Magazine article In These Times

Keeping America Empty

Magazine article In These Times

Keeping America Empty

Article excerpt


AT THE NORTHERN TIP of Michigan's lower peninsula lies the quaint town of Petoskey, population 6,080. In late March, a thick white shelf of ice still covers Lake Michigan, and a few miles north, over the Mackinac Bridge, the Upper Peninsula appears as a grey tangle of virgin wilderness. This isn't the end of the world, residents say, but you can see it from here.

The town seems to have escaped much of the last four decades. Mom-and-pop stores and unassuming churches line its downtown, and there's hardly a chain restaurant in sight. People wear flag pins on their lapels, even when they're not running for office.

On the day I drive to Petoskey, the radio is buzzing with voices from the Great Immigration Debate: ranting talk show hosts, sermonizing senators and the chanting protests of thousands in Grand Rapids, a few hours south of Petoskey. Like hundreds of thousands of others, they are marching against House-passed legislation that would turn approximately 12 million undocumented immigrants into felons.

All the cacophony lacks is a mention of the one man who set much of this in motion 25 years ago, the man I had come to see: 72-year-old retired opthamologist John Tanton.

Tanton may not make headlines, but even a casual dusting of today's anti-immigration movement reveals his fingerprints everywhere. Turn on Lou Dobbs and you'll see experts from the Federation for American Immigration Reform (FAIR), the nation's oldest and most influential immigration restriction group, which Tanton founded in 1979. Scan the newspapers and you'll find Republican lawmakers reporting a tidal wave of calls from members of NumbersUSA, which Tanton cofounded. Watch the committee hearings on C-SPAN and you'll hear anti-immigration talking points lifted straight from the Center for Immigration Studies, another Tanton creation. And on and on.

Thirty years ago, "if you wanted to call some group and say, 'Tell me about immigration,' there was no phone number," recalls founding FAIR board member Otis Graham. Devin Burghart, who monitors the anti-immigration movement for the progressive Center for New Community, says that Tanton has done for immigration politics "what Pat Robertson did for the Christian Right. As a tactician, he's done a brilliant job."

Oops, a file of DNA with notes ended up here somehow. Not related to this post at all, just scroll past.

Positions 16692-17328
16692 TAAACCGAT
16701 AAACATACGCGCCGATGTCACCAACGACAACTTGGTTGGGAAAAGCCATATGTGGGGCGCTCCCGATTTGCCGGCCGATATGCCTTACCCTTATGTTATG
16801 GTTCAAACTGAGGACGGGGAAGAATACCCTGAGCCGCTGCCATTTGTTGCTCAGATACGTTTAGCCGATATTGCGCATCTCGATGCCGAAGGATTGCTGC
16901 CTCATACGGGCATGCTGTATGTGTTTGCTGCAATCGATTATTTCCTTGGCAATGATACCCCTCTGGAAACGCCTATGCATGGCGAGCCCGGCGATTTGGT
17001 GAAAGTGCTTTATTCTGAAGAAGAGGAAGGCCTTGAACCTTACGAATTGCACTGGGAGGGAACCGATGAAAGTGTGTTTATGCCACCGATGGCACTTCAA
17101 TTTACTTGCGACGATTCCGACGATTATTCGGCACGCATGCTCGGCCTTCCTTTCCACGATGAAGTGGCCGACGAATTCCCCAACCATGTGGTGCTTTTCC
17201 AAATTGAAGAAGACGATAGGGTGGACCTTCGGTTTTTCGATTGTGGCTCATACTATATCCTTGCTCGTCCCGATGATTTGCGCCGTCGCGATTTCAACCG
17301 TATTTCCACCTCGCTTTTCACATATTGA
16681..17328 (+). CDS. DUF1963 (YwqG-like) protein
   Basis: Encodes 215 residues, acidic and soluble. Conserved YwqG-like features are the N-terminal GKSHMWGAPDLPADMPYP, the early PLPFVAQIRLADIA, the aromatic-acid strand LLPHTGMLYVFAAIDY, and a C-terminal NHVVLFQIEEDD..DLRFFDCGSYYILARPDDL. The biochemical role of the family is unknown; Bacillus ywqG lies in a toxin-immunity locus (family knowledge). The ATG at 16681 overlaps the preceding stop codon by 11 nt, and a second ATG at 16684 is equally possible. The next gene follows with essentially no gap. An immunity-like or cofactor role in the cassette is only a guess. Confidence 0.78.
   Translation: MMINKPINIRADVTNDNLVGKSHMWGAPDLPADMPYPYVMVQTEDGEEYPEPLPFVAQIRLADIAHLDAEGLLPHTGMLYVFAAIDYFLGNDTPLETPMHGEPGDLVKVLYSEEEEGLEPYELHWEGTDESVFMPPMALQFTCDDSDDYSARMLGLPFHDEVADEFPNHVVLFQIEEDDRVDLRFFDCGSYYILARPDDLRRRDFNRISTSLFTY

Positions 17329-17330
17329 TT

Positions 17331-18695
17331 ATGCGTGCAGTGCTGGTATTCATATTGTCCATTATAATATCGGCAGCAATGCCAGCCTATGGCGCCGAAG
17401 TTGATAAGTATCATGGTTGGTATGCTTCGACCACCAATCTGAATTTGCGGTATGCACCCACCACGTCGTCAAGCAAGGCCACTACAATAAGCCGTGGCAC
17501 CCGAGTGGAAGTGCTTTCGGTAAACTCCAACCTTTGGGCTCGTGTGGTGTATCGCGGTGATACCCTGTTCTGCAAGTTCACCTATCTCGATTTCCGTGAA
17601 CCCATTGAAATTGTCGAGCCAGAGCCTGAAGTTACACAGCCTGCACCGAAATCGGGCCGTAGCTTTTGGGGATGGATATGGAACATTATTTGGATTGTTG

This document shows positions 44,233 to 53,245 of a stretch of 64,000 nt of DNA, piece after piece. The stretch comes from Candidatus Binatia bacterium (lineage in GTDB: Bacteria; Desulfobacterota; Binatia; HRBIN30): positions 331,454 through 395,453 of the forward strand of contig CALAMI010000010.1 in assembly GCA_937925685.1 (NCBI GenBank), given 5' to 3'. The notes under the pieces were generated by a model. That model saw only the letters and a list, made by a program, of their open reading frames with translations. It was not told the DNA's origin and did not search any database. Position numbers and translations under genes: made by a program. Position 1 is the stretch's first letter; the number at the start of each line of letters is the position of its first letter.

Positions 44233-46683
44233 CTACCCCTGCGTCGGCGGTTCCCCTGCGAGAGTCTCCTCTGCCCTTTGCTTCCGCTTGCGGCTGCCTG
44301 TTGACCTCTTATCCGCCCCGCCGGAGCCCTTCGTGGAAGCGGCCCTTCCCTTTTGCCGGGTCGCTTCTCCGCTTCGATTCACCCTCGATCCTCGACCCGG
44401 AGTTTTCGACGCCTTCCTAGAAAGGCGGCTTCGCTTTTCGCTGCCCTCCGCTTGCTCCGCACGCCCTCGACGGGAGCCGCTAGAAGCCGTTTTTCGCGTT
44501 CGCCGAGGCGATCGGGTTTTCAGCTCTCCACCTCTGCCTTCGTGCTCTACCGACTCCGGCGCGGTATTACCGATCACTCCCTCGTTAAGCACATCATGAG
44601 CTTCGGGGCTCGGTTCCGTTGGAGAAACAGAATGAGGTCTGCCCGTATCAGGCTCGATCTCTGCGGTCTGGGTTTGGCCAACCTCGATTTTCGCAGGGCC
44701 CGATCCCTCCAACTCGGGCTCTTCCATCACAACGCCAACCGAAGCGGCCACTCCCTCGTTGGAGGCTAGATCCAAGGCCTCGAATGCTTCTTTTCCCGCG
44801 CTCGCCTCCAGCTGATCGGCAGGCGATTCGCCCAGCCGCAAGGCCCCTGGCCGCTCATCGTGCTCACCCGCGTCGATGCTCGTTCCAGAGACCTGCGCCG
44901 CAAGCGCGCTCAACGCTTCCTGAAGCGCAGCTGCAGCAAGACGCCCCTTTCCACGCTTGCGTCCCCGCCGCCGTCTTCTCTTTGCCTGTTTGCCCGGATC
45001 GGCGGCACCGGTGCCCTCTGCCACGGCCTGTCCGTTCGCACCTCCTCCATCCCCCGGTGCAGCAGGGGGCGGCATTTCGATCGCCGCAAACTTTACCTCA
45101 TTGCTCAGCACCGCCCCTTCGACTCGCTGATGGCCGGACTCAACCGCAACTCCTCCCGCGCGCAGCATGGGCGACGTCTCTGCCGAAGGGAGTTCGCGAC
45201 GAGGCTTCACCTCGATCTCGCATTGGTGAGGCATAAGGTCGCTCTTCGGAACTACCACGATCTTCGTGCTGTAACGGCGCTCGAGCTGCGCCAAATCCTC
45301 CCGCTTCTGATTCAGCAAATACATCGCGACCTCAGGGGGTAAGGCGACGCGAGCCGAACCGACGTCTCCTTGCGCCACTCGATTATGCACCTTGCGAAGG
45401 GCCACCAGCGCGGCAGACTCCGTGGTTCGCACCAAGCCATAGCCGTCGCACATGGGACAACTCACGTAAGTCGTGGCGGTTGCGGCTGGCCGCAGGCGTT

Given that the movement he helped create now finds its base among conservative Republicans, you might expect John Tanton to be an unapologetic reactionary. You'd be wrong. He's a self-described progressive, ex-Sierra Club member, Planned Parenthood supporter and harsh critic of neoclassical economists. So I wanted to know: How did a whip-smart, mild-mannered farm boy committed to conserving the natural world end up seeding and nurturing a movement that now dispatches gun-toting vigilantes to patrol the border?

IN PERSON, TANTON hardly seems like a firebrand. He speaks softly, and carries himself with the reserved politeness of the small town doctor he was for 35 years. When I get to Petoskey at noon on a Monday, I find him in a Presbyterian church, where for the last 20 years his Great Books club has convened. Tanton briefly interrupts the discussion of Joseph Conrad's Under Western Eyes to introduce me, casually mentioning the magazine I write for, where I went to school and even what my major was. For a 72-year-old man, he sure knows his way around Google.

Tanton and his wife Mary Lou moved to Petoskey in 1964 after he finished medical school. The towns small clinic had an opening, and, particularly important, some of the most pristine wilderness in America was just minutes away. The couple quickly threw themselves into a variety of conservation causes.

A fundamental problem the nascent environmental movement identified was, in Tanton's words, that "the economic system is based on continual growth forever," which "in a finite world" isn't possible. …

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